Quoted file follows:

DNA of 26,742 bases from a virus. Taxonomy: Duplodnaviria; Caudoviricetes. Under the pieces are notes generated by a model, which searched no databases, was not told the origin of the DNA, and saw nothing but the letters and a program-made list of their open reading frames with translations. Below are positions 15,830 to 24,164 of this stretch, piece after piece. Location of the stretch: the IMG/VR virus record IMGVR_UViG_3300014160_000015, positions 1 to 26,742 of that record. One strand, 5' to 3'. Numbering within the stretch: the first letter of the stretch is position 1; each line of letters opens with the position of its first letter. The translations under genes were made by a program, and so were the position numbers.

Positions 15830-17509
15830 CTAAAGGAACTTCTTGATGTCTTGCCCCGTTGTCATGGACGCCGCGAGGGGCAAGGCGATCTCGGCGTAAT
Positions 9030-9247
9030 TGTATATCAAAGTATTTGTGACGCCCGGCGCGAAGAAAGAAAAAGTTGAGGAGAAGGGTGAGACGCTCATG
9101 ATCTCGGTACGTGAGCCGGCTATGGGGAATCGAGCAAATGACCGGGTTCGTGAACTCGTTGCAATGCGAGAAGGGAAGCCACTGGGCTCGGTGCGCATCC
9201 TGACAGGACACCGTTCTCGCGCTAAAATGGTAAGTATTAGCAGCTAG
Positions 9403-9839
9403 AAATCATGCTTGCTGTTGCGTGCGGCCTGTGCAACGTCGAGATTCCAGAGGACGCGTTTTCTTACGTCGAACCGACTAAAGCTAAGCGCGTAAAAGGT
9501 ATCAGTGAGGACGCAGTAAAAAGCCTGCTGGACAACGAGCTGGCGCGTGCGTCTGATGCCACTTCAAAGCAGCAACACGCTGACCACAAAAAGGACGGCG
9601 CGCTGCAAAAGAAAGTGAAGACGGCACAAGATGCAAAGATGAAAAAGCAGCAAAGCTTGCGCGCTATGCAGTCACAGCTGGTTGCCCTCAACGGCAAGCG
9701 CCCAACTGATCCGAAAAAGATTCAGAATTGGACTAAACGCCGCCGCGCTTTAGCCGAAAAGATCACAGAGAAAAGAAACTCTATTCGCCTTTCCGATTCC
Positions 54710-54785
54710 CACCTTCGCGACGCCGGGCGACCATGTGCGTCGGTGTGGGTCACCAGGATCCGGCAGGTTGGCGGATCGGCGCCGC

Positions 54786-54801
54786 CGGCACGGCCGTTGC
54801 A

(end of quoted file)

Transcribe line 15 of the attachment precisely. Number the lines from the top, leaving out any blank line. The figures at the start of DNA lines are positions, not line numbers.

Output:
Positions 54786-54801